Special Features

Fusion Block System
LCD Poster
EL I/O
Onboard Switches: Power / Reset
Q-Connector
Q-Fan Plus
ASUS EZ Flash2
ASUS CrashFree BIOS3
ASUS MyLogo3

Back Panel I/O Ports

1 x PS/2 Keyboard port(purple)
1 x Optical + 1 x Coaxial S/PDIF Output
2 x External SATA
2 x LAN (RJ45) port
6 x USB 2.0/1.1 ports
1 x IEEE1394a port
1 x Clr CMOS switch

Internal I/O Connectors

3 x USB 2.0 connectors supports additional 6 USB 2.0 ports
1 x Floppy disk drive connector
1 x IDE connector for two devices
6 x SATA connectors
8 x Fan connectors: 1 x CPU / 1 x PWR / 4 x Chassis / 2 x Optional
2 x thermal sensor connectors
1 x IEEE1394a connector
1 x S/PDIF output connector
1 x Chassis Intrusion connector
24-pin ATX Power connector
8-pin ATX 12V Power connector
1 x En/Dis-able Clr CMOS
1 x EL I/O Shield Connector

BIOS

16Mb AMI BIOS, PnP, DMI2.0, WfM2.0, SM BIOS 2.4, ACPI2.0a Multi-Language BIOS

Manageability
WOL by PME, WOR by PME, Chasis Intrusion, PXE
 
Accessories

Fusion Block System Accessory
DIY Pedestal
ASUS Optional Fan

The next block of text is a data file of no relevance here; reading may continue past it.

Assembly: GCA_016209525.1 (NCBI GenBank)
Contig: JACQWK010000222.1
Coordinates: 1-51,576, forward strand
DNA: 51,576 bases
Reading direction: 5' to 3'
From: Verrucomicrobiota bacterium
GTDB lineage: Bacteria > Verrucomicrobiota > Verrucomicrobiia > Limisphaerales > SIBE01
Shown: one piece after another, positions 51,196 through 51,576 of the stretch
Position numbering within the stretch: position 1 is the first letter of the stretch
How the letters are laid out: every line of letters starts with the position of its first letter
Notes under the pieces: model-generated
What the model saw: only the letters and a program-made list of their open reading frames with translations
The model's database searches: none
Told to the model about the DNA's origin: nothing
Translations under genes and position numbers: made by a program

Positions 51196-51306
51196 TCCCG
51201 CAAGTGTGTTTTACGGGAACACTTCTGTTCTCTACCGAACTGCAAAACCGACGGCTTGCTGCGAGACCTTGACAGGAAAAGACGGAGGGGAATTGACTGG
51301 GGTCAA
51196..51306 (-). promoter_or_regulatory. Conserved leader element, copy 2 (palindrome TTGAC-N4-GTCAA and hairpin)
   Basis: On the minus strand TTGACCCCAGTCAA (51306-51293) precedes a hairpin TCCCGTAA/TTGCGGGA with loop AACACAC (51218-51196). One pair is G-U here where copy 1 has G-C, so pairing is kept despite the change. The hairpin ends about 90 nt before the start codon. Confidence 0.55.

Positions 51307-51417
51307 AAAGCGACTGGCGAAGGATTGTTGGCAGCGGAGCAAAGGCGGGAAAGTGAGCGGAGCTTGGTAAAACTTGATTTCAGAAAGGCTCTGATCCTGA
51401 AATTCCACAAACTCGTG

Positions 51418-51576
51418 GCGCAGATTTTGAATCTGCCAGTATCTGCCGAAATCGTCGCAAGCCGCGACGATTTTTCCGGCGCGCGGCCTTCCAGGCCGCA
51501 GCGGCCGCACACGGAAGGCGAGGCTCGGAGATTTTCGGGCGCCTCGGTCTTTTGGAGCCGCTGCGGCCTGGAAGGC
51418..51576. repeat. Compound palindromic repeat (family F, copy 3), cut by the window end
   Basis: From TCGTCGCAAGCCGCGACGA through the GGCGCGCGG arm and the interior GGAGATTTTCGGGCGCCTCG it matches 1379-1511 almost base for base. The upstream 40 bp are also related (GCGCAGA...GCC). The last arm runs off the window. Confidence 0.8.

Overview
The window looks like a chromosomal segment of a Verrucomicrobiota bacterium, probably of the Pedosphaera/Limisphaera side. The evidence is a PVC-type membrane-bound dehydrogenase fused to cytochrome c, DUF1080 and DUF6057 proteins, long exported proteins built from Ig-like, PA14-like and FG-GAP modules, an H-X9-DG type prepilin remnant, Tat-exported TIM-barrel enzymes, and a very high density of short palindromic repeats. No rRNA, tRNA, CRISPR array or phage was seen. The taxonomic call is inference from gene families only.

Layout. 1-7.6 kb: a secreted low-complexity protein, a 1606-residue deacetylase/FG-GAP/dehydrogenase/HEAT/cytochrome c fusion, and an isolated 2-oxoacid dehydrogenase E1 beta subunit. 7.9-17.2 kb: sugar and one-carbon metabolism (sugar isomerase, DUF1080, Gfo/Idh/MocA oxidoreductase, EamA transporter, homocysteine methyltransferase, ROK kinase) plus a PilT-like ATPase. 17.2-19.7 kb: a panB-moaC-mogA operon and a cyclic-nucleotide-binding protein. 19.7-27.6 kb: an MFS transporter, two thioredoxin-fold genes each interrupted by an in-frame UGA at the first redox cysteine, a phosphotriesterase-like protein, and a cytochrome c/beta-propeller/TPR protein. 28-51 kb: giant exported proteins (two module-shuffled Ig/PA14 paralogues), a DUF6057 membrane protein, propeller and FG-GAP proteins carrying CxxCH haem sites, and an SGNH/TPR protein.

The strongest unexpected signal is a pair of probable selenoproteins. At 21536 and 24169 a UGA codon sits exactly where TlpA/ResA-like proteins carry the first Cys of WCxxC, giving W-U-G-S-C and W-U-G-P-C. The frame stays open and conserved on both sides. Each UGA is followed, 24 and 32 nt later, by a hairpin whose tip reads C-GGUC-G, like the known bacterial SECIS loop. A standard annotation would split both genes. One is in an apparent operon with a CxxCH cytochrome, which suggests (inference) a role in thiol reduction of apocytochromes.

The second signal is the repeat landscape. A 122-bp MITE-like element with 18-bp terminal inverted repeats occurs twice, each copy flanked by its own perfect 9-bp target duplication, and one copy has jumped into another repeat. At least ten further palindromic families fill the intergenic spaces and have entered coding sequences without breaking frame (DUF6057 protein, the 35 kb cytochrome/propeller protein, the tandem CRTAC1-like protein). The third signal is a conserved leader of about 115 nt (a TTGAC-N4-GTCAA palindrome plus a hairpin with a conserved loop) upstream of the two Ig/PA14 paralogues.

3 in 1 ASUS Q-Connector Kit
UltraDMA 133/100/66 cable
Floppy disk drive cable
SATA cables
SATA power cables
2-port USB2.0 module
IEEE1394a module
EL I/O Shield
Thermal sensor cables
Cable Ties
User's manual

Software

The hottest 3D Game: S.T.A.L.K.E.R.
Support DVD:
Drivers
ASUS PC Probe II
ASUS Update
ASUS AI Suite
Futuremark ® 3DMark® 06 Advanced Edition
Kaspersky® Anti-Virus

Form Factor
ATX Form Factor, 12"x 9.6" (30.5cm x 24.5cm)
 
 
 
 
 

 

Features:

 

Special Features:

 

Bundled Software:

 

Interface Features:

 

High-Quality Capacitors & RoHS:

 

All specifications and features information sourced from http://www.asus.com/products.aspx?l1=3&l2=11&l3=534&l4=0&model=1689&modelmenu=1.

Testing:

The Asus Blitz Extreme will be put through our benchmarking suite to see what kind of performance the motherboard delivers. The OverclockersClub series of benchmarks include both system tests and gaming benchmarks to verify the performance of this product. I will be comparing the performance of the Asus Blitz against another of Asus's offerings, the P5K3 Premium. The P5K3 was chosen because it features two gigabytes of on-board DDR3 memory. Testing will be a direct comparison of our stock speed benchmarking; all clock speeds and memory timings will be as close as possible to offer a fair comparison on each of the boards. All motherboard and video card settings were left at setup defaults, again to eliminate any variables.